A Financial Advantage for Federal Employees and Military Personnel

By on January 24, 2013 in Current Events with 45 Comments

We occasionally see negative comments from readers about the Thrift Savings Plan (TSP). The most common complaints are that the TSP restricts trading which inhibits investor performance, there are not enough options available  for investors and, more recently, the federal government uses the G fund as a convenient way to avoid hitting the debt ceiling.

Despite these occasional comments, the TSP is a good deal for federal employees. It is a better deal than available to the private sector. And, despite occasional complaints about limited investment opportunities, the program provides very good returns without making financial decisions too complicated. That is not just a personal opinion. Two Wall Street Journal articles recently outlined some of the advantages of this benefit for the federal workforce.

Great News for Federal Employee Investors—Including the Pessimists

Jason Zweig is a financial columnist for the Wall Street Journal. I have been reading his work since he worked at Forbes where he was a mutual fund editor. I have also followed his columns in Money magazine. His observations are down to earth, well researched and articulated  in an easy-to-understand style and his views are highly respected and well worth noting by investors. A positive remark by him in a column is significant. Two columns praising an investment program is an incredible gift by a mutual fund or financial firm.

With that background, here is what he recently wrote about the Thrift Savings Plan in the Wall Street Journal:

“Can you beat the market by not even trying? Yes, if you are among the 4.6 million people fortunate enough to invest in the Thrift Savings Plan, a series of funds run exclusively for federal employees and members of the U.S. military.”

While many readers may not be aware of it, the TSP opens up to them an avenue for investing in assets that provide a good return with investment expenses that are much lower than other investments. Here is how Mr. Zweig describes the TSP funds:

“The record of these funds is remarkable. In 2012, the bond fund beat its benchmark…the sixth year in a row that it has outperformed. The large-stock fund also outpaced the Standard & Poor’s 500-stock index by 0.07 point last year; it has beat the market in four of the past six years and tied it the other two. Both the small-stock and international funds surpassed their benchmarks in 2012 for the third year in a row.”

Moreover, the I fund also beat its benchmark with its investments in Europe, Australia and Asia including a “remarkable” differential of  1.3 points in 2012 to quote from Mr. Zweig’s analysis. One significant reason for the performance differential is that the TSP fund (the International Stock fund or the I fund) has federal tax-exempt status. This means that foreign income tax is not withheld on the dividends earned by the stocks in this fund.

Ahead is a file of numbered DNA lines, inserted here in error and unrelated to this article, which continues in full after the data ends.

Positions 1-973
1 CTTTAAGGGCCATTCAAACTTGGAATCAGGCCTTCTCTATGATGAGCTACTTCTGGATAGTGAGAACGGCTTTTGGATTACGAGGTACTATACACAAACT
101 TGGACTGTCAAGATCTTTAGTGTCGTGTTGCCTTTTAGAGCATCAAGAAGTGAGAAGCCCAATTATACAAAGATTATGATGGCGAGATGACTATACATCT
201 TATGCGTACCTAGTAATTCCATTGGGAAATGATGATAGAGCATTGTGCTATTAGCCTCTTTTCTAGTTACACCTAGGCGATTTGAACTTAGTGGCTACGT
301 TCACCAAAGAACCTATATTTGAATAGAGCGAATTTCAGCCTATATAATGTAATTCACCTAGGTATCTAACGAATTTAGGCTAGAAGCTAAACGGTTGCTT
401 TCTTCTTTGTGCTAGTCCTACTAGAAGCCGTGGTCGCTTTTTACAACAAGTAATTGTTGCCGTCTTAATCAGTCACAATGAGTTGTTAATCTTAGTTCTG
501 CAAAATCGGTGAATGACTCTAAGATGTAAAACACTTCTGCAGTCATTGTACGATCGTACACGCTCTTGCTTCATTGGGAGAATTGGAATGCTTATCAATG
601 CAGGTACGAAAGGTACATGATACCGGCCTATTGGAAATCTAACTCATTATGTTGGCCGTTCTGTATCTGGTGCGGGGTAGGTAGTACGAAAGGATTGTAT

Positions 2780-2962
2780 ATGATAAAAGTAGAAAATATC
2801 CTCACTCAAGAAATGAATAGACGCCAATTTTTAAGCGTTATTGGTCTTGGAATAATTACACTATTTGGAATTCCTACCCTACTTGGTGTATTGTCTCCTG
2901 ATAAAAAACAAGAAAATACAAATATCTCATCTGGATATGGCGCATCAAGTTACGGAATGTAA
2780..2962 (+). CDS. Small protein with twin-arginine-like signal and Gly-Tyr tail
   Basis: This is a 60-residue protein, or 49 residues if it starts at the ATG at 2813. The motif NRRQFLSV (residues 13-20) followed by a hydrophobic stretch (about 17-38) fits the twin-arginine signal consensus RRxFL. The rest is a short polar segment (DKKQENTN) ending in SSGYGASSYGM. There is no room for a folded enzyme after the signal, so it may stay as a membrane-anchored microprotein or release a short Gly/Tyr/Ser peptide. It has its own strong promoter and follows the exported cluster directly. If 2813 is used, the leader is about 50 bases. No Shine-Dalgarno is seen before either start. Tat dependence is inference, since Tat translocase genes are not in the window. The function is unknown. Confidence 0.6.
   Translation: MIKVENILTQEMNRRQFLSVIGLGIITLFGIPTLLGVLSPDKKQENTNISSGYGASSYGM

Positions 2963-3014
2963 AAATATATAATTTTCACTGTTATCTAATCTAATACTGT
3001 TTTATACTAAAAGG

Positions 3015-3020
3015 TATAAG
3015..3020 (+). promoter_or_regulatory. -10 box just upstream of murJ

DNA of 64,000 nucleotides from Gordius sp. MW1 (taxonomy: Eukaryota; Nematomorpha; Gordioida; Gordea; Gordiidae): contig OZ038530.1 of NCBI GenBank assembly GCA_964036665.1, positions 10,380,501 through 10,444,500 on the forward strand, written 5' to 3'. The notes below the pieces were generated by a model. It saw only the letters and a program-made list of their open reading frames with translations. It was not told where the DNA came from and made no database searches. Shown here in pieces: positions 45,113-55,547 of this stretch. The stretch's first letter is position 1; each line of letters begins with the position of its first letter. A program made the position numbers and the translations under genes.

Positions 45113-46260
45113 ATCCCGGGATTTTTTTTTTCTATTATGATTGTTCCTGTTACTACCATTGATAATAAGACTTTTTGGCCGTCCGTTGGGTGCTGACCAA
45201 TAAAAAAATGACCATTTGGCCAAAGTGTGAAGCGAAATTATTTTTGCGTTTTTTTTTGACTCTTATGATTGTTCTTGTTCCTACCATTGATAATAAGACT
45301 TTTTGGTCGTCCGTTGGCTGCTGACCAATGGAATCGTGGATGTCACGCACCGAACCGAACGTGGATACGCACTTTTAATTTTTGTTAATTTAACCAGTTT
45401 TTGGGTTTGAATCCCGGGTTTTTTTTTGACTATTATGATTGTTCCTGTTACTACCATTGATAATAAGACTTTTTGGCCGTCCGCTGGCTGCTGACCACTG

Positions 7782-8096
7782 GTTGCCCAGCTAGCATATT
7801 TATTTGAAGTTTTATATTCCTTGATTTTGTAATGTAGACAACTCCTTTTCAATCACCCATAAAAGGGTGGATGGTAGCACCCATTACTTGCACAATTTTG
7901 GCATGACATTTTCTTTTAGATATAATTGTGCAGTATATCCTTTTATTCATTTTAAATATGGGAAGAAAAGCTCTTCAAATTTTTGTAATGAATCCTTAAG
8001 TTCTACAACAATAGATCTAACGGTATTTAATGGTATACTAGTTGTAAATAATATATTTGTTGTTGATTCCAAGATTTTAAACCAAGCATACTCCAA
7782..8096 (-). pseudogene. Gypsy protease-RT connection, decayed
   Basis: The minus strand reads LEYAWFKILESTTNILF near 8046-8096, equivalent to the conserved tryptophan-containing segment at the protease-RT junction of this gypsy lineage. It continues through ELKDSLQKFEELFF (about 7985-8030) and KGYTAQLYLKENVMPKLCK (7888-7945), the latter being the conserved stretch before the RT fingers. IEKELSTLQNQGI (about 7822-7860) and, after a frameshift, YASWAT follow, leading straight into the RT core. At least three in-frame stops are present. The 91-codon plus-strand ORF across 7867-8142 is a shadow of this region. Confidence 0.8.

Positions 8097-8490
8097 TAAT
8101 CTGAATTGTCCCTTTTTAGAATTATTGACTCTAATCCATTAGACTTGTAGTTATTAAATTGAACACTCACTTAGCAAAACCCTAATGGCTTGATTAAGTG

More Good News

If you are an investor, you can increase your chances of success by cutting down on investment expenses. This has been a philosophy of successful investment companies such as Vanguard—often regarded as the low cost leader for investors.

Federal employees also have an advantage in this area because the investment expenses for the TSP are so low no other company matches what is available to the federal community. Here is Jason Zweig’s observations on the TSP’s expenses: “The TSP funds are dirt cheap. The average U.S. stock index fund charges 0.59% in annual expenses, or $59 per $10,000 invested. The TSP funds charge just 0.025%, or $2.50 per $10,000–less than one-20th the cost.” (The emphasis is mine and not the author’s.)

About the TSP

According to Kim Weaver, Director, Office of External Affairs for the Federal Retirement Thrift Investment Board, the fiscal year 2013 budget for the Thrift Savings Plan is $170.5 million. The fiscal year 2012 budget was $143.1 million.  In the budget memo provided to the Board, the organization projects that by fiscal year 2017 the budget would reach $215 million.  That is a projection only but provides insight into how the board sees the future of the TSP.

The TSP organization was authorized to have 143 Full-Time Equivalents (FTE) by the end of fiscal year 2012. As of September, it had 110 employees. The fiscal year 2013 budget of $170.5 million assumes an FTE level of 165 employees.

The operating expenses for the TSP  are funded by TSP participants and do not come from appropriated funds according to Ms. Weaver.

What Should You Do as an Investor?